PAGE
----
Grassley highlights inspector general vacancies at federal agencies

Rick Morain is the former publisher and owner of the Jefferson Herald, for which he writes a regular column.

Federal government whistleblowers have a champion in the U.S. Senate: Republican Chuck Grassley of Iowa.

We can measure a politician’s sincerity about a specific issue or policy by how consistently he or she maintains that position, regardless of which party holds power. Through the years—decades, really—that Grassley has served in the U.S. Senate, he has always insisted that government employees who expose questionable dealings or negligent mismanagement by their superiors must be protected in their jobs, without fear of retaliation.

That’s particularly true when the employee’s specific job is to investigate such dealings. Those crucial public servants are the “inspectors general” of the various federal agencies.

Senator Grassley and Democratic Senator Maggie Hassan of New Hampshire accurately laid out how important inspectors general are to effective government in a letter they sent to President Joe Biden last week:

Inspectors General provide a vital service to the American taxpayer by rooting out waste, fraud, and abuse of federal funds and providing agencies with recommendations on how to be better stewards of public funds.

Grassley and Hassan noted that six federal agencies, some of them at the center of government activity, “await a presidentially-nominated, Senate-confirmed watchdog.” Those agencies include the State Department and the Treasury Department, which for more than 1,000 days have yet to have candidates nominated for Senate consideration.

The lengthy delay evolves from actions and inactions of both the Trump and the Biden presidencies.

The joint authorship of the Grassley-Hassan letter suggests that their effort is not partisan. During Democratic and Republican administrations, Iowa’s senior senator has shown his commitment to encouraging and protecting inspectors general.

In June 2020, Grassley refused to advance a pair of President Donald Trump’s nominees to important government positions until Trump provided “adequate reasons for the termination of the Intelligence Community and State Department inspectors general.”

In so doing, Grassley cited the 2008 Inspector General Act, which requires the president to give Congress a written explanation at least 30 days prior to removing an inspector general. The purpose of the act is to prevent politically-motivated terminations.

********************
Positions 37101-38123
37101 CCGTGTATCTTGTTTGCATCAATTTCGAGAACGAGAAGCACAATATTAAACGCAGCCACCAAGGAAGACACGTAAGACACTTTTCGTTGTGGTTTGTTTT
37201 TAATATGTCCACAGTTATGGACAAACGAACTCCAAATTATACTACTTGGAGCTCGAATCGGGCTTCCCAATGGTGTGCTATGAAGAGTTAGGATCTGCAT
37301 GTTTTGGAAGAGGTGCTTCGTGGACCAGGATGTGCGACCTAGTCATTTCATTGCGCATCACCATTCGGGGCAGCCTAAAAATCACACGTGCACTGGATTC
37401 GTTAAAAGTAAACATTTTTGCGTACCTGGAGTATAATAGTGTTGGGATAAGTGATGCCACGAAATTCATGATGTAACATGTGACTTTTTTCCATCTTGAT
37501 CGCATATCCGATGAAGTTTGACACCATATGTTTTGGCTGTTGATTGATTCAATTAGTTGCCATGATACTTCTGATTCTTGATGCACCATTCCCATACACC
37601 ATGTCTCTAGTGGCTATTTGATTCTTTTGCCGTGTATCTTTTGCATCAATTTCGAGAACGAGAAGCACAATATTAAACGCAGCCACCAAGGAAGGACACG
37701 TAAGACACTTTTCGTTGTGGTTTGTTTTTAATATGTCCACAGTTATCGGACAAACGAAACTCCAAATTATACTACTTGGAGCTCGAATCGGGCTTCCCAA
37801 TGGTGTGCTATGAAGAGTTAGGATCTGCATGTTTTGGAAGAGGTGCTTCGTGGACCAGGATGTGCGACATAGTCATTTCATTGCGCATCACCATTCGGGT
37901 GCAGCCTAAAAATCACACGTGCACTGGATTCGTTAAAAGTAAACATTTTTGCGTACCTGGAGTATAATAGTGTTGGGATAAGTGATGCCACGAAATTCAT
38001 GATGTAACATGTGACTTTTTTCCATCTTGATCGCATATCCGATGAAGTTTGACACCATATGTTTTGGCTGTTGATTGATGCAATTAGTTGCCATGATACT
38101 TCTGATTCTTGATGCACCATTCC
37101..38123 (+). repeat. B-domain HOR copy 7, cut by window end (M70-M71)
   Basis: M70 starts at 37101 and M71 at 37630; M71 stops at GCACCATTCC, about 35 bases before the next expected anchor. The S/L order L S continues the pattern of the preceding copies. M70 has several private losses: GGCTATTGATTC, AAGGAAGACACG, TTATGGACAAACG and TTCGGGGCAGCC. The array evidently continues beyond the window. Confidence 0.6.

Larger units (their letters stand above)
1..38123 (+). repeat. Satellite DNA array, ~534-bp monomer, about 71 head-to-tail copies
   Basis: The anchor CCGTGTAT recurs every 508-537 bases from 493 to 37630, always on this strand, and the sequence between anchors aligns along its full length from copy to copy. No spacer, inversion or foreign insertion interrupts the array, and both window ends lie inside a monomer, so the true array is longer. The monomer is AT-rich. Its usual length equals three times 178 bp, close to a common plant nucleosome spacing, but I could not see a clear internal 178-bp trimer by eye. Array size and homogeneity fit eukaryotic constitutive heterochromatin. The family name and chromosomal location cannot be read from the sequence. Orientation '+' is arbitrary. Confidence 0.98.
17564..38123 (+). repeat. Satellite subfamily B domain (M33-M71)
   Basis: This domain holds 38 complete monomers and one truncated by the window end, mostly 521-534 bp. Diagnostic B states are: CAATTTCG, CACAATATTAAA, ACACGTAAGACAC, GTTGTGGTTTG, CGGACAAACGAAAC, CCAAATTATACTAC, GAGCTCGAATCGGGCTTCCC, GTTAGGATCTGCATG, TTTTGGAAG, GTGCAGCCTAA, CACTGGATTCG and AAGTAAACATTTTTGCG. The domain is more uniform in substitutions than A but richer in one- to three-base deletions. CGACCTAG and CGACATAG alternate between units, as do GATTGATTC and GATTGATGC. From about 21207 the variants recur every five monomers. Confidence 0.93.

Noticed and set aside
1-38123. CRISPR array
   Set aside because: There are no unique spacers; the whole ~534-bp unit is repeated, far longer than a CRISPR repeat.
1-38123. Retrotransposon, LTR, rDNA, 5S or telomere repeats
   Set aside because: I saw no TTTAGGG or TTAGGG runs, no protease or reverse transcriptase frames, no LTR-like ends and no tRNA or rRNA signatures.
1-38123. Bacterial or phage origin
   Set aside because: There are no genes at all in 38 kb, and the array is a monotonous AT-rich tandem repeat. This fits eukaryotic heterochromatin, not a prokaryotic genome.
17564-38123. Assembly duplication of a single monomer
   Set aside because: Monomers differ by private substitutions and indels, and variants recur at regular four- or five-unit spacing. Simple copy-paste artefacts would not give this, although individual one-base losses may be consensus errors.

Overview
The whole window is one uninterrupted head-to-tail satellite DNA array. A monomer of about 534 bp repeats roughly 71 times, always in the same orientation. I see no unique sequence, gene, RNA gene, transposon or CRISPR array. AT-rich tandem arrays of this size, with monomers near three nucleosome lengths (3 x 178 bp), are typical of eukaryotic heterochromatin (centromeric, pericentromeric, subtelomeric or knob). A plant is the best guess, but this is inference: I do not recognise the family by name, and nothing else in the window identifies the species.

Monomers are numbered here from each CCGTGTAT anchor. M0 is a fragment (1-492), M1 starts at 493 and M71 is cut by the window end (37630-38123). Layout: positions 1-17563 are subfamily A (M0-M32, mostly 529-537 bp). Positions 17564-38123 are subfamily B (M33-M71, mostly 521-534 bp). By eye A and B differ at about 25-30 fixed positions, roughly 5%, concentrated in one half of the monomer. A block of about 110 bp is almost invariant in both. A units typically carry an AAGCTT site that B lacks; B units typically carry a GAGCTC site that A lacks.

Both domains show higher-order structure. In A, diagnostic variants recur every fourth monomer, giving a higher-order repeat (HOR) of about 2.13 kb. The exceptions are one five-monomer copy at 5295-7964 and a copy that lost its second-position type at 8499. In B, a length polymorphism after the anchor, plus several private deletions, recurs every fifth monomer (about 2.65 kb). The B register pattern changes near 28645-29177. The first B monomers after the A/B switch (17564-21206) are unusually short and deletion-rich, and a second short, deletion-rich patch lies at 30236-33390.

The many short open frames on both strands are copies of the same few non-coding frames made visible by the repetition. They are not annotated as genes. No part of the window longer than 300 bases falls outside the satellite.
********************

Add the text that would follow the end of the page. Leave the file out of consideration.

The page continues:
The statement Grassley submitted for the Congressional record at that time warned that “without sufficient explanation, the American people will be left speculating whether political or self-interests are to blame. That’s not good for the presidency or government accountability.” (Editor’s note: Grassley lifted his hold on the nominees two weeks later, even though the White House admitted Trump had retaliated against one inspector general for transmitting a whistleblower complaint to Congress.)

Grassley had similarly objected when Trump’s predecessor, President Barack Obama, removed an inspector general without notifying Congress in advance as required by the 2008 law. A court later ruled in Obama’s favor, stating that the president wasn’t required to provide additional reasons prior to removing the inspector general. Trump cited that ruling in defense of his refusal to explain details involving his 2020 removal of the two inspectors general.

So in March 2021, two months after Biden had taken office, a group of six senators from each party (including Grassley) reintroduced the Securing Inspector General Independence Act. The bill’s purpose was to clarify the 2008 Inspector General Act.

Specifically, that bill would limit the use of administrative leave for inspectors general during the 30-day notification period following the removal announcement. (Both Obama and Trump had employed administrative leave to sideline targeted inspectors general in their administrations.)

The bill also would require any acting inspectors general to be selected from among senior level employees within the watchdog community. In addition, a Grassley press release stated, “To protect the integrity of investigations and audits during the IG transition, the bill requires regular training to IG employees on their whistleblower rights.”

In October 2021, Republican Senator Rob Portman of Ohio, ranking member of the Senate Homeland Security and Governmental Affairs Committee, delivered opening remarks at the committee’s hearing on safeguarding inspector general independence and integrity. Portman proposed additions to the March bill that would further protect inspectors general.

In describing the bill, Senator Portman noted that “Many have worked on this, including Senator Grassley. We should notice his work.”

Portman noted that Biden had provided the names of several nominees to inspector general positions earlier in the year.

But as of last week, six of the permanent positions still remained unfilled, including those of the State Department and the Treasury Department. Those vacancies provoked last week’s letter from Grassley and Hassan to the president.

Iowans should know that Grassley’s work on this aspect of government goes back several decades. The final paragraph of Grassley and Hassan’s letter to the president underscores the matter’s importance:

The Council of the Inspectors General on Integrity and Efficiency estimated in fiscal year 2021 that the government could potentially save $62.7 billion if agencies implemented open recommendations made by IGs.

Grassley’s determined efforts to protect whistleblowers, including inspectors general, well deserve the praise they have received.

Top image: Screenshot of Senator Chuck Grassley speaking about whistleblowers in a video produced by the National Whistleblower Center in July 2021.

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